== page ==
How B2B Sales Cycles Are Changing
As Dylan wrote, “The times, they are a-changing,” and B2B sales cycles are no exception. In particular, social media and the dragging economy have caused major ripples in the business world. But regardless of the factors at play, it stands to reason that learning more about what’s happening to sales cycles can help sales and marketing departments figure out how to shorten them.
First, let’s define “sales cycle.” The definition listed by the Business Dictionary is “The course of time between the initial contact being made with a customer, the identification of services or goods to be procured, the acceptance of the intended purchase, and the transaction that completes the sale.” As you might expect, shorter sales cycles generally lead to greater profits, since more deals are being closed faster. Conversely, long sales cycles tend to bring with them reduced cash flow and less-than-stellar revenue performance.
There are conflicting reports on how the recession has affected B2B sales cycles. Tight budgets, fear of making bad decisions and increased available options have delayed buyers’ plans and contributed to the length of sales cycles in many circles. However, for the few projects that are ready to go, sales have been closing at lightning speed.
Additionally, social media and user-generated content have really changed the sales process and cycle length. Prospects can find information, ask questions online and learn more about a brand than ever – sometimes before even seeing it, knowing where to buy it or communicating with the organization that offers it. By the time many leads make contact, they are already close to making a decision and require less marketing resources to clinch the sale.
For prospects who are undecided, though, early-stage lead nurturing is more crucial than ever. If marketers don’t spend enough time working with the lead in the early stages of the sales cycle, it can end up dragging on or petering out. A sales professional who ensures that he or she has an understanding with the customer early on is much more likely to close the sale without having to retread part – or all – of the process.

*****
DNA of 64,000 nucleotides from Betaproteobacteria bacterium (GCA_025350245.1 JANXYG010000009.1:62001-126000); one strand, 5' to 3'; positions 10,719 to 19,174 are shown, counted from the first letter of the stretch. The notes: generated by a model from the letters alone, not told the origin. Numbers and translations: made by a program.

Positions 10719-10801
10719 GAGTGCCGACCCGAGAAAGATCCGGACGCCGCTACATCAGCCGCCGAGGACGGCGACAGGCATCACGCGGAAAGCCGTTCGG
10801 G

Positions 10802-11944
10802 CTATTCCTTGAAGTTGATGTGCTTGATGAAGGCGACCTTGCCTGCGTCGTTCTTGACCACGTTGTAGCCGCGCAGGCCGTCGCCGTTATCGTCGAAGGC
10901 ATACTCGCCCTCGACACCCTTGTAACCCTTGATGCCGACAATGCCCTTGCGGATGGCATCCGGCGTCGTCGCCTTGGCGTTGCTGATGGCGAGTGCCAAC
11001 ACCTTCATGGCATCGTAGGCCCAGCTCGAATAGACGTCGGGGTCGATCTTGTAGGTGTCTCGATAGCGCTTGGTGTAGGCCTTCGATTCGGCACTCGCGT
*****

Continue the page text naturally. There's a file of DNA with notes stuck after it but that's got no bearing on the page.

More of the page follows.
Most organizations have a large number of sales leads that are of little or no value. Some say the typical salesperson spends an average of 150% of their time on deals that are eventually lost. Opportunities that fall through after long periods of time actually cost businesses money, due to time and effort expended on what eventually just becomes a dead lead. The true cost of these long “fail” cycles is misallocated resources, inaccurate sales forecasts and missed opportunities for sales to move on more promising leads. Successful lead management can help give direction on where these commodities could be better spent.
Carefully identifying your target audience can also help immensely. Once your brand has developed a compelling message, it should be aimed at those people or companies that are most likely to need the product or service offered. This may sound obvious, but far too many organizations are selling themselves short by trying to market to everyone. Clear, targeted messaging that lets the right prospects know exactly what your brand is, how it will benefit them and why they should choose it over the competition will generate demand and produces more sales.
Another way to shorten the sales cycle is to create compelling offers that provide incentives for prospects to take immediate action. Such valuable offers first attract prospects’ attention, then compel them to buy your product or service before time runs out. A special offer can not only shorten the sales cycle – it can energize a company’s entire system of revenue generation.
There are several factors that can contribute unpredictability to sales cycle lengths. However, armed with some knowledge about what may be affecting them, businesses and marketing teams can increase the quality of their leads and concentrate on prospects that are most likely to result in sales.